What’s on my gift wish list this year?
This morning my wife asked me:
What do you want for Christmas?
This is a question that strikes fear in the most materialistic of souls. I don’t consider myself materialistic (though I do love great gear) and so this question is doubly hard and fear-striking.
That said, I do love Christmas. My rule is “no Christmas music until after Thanksgiving dinner is finished”, which is why when I finished my plate last night I promptly asked my sister-in-law’s Amazon Echo to play Christmas music.
I also love being outdoors in the winter. Once those first snows start to fall, my wife and I get outside as quick as we can and try to ski or do something in the snow every weekend that we are home in Colorado. And because of this site and because puffy jackets are something I will ALWAYS buy another of (and my favorite outdoors shop in the Denver Metro area must know this because they always have them on sale at the front…), I usually have a long list of things I’d gladly take as a gift.
So here you go, my outdoors gear wish list for 2018.
Patagonia Men’s Nano Air Hoody
In the last year I’ve really started to get into synthetic insulated jackets, though I’ll never abandon my love of down. But synthetic jackets do offer something amazing when the climate is wet, whereas down gets very smelly and gross when it gets wet (ironically, because you know, geese).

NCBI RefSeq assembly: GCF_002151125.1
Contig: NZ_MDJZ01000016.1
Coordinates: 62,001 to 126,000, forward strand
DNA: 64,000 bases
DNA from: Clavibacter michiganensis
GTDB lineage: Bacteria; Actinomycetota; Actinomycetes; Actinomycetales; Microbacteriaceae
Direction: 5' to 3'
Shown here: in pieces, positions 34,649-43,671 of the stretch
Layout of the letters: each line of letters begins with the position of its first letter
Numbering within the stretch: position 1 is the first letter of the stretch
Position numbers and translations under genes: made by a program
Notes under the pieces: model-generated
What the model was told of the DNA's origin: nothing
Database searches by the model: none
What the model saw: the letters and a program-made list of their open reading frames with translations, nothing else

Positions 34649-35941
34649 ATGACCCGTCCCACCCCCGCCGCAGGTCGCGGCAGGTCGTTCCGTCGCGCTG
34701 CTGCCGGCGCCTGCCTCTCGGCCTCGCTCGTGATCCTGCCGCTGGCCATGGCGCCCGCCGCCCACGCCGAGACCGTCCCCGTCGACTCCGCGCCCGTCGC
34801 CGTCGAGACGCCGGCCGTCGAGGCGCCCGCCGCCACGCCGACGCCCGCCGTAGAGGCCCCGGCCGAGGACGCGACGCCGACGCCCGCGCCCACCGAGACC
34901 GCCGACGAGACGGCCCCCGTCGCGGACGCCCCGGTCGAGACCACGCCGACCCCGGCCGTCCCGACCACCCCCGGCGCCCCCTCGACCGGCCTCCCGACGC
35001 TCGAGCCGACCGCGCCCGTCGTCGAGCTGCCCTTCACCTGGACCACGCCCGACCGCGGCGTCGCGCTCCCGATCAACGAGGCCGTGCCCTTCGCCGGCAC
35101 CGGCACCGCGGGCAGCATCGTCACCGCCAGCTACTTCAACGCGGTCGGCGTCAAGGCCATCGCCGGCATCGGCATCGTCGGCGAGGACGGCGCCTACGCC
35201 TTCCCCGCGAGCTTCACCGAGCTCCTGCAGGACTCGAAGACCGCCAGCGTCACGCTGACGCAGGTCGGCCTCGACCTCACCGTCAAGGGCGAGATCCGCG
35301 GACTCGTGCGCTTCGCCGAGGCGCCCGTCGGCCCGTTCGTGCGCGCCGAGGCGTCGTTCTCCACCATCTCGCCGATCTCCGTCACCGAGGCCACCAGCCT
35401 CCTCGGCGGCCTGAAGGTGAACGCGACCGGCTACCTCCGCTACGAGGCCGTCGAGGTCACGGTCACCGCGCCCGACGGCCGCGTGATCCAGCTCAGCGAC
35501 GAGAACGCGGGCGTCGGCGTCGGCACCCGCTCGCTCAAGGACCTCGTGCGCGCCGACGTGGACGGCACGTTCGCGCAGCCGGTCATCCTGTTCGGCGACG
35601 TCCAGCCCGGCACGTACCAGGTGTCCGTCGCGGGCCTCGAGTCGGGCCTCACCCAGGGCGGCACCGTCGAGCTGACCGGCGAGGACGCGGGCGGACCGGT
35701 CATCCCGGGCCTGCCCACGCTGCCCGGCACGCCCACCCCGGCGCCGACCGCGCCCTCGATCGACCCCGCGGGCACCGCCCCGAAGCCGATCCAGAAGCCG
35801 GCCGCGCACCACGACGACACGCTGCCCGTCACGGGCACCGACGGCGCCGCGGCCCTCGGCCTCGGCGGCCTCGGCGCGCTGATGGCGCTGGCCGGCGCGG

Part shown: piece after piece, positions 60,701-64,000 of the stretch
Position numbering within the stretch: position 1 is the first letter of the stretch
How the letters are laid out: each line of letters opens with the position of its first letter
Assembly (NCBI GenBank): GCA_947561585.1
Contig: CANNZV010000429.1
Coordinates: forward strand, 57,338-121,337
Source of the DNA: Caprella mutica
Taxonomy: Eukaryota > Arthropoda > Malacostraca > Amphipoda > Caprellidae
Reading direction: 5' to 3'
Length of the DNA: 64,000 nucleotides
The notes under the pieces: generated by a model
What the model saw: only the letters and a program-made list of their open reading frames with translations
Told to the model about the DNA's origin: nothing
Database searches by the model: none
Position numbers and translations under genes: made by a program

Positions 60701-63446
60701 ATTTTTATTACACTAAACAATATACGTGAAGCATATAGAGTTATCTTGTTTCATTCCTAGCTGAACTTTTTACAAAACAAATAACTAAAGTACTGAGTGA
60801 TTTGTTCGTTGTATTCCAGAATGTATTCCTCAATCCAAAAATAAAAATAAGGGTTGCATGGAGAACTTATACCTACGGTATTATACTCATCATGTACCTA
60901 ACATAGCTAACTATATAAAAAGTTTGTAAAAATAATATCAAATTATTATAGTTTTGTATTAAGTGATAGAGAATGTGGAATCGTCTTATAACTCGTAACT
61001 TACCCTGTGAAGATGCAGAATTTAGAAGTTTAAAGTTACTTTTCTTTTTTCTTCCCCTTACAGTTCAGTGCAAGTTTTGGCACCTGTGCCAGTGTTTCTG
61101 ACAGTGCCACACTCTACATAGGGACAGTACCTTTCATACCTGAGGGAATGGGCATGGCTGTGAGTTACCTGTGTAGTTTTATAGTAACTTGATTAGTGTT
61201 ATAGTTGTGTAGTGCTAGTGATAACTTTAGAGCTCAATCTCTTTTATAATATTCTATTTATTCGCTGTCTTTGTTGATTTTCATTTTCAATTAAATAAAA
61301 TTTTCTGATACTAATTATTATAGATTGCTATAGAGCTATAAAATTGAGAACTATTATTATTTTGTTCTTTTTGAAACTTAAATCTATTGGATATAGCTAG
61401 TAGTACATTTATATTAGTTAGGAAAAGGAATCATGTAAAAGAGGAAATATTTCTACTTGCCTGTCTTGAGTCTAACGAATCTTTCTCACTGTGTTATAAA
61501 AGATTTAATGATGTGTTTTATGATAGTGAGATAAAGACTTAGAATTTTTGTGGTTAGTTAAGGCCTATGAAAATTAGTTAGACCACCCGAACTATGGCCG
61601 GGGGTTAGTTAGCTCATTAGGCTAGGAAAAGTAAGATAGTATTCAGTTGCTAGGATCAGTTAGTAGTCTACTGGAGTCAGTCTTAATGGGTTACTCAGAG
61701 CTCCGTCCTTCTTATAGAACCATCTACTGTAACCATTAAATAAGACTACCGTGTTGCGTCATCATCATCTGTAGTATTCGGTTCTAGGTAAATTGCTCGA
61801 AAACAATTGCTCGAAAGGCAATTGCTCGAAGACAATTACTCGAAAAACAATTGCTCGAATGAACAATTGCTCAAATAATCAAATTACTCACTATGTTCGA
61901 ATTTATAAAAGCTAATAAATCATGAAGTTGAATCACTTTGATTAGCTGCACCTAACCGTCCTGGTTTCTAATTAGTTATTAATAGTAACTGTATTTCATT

I love my Ventrix jacket from The North Face, which I wore across cold and wet Europe last year and has become a staple in my jacket quiver. Last year I also bought the Patagonia Stretch Nano Storm because it was on sale, and man that jacket has outperformed to say the least.
Patagonia’s Ventrix competitor is the Nano Air hoody. Weirdly it has the same name as their Nano Puff, which is a down-esque classic puffy jacket filled with Primaloft insulation, even though the Nano Air is a synthetic jacket.
I’d love to try this jacket to see how it compares to the Ventrix.
Mammut Nordwand Advanced HS Hooded Shell
I’m obviously a jacket guy, as winter is my favorite season by far. I love being outside in the crisp cold air as long as I have the right gear.
Last winter my wife and I were in Chamonix for about 2 weeks, and my Arc’teryx Alpha AR was getting old (10 years!). I started looking around for a new shell and stepping into different shops along the main shopping district there in Chamonix. Of course I had to go into the Mammut store, and there I tried on the Nordwarn line of jackets and wooooowwww.
I fell in love with this shell. It’s cut in all the right places, takes into account multiple sports, and is built with the active guy in mind. I’ve had trouble in the past with jackets that don’t fit my shoulders well (my shoulders are wider than usual for a body type like mine), and this one fit perfectly.
If I had $600 to drop on a shell, this is the one I’d buy.
Until then, it’s on the Wish List.
Arc’teryx Cerium LT Hoodie
Ok fine, one more jacket.
While I love my Ghost Whisperer from Mountain Hardwear, sometimes it’s not quite enough heft to be comfortable in really cold temperatures where I’m standing still.
The TNF Morph is currently filling this for me, and it’s a great jacket. It’s kept me warm on really cold nights, especially when other gear was dring out. And because it’s down, it still packs down pretty well.
But the thicker puffy I’ve had my eye on for a while now is the Cerium LT from Arc’teryx. I tried it on at REI a few months back and discovered that for my body, it’s cut better than the Morph and doesn’t ride up above my belt line.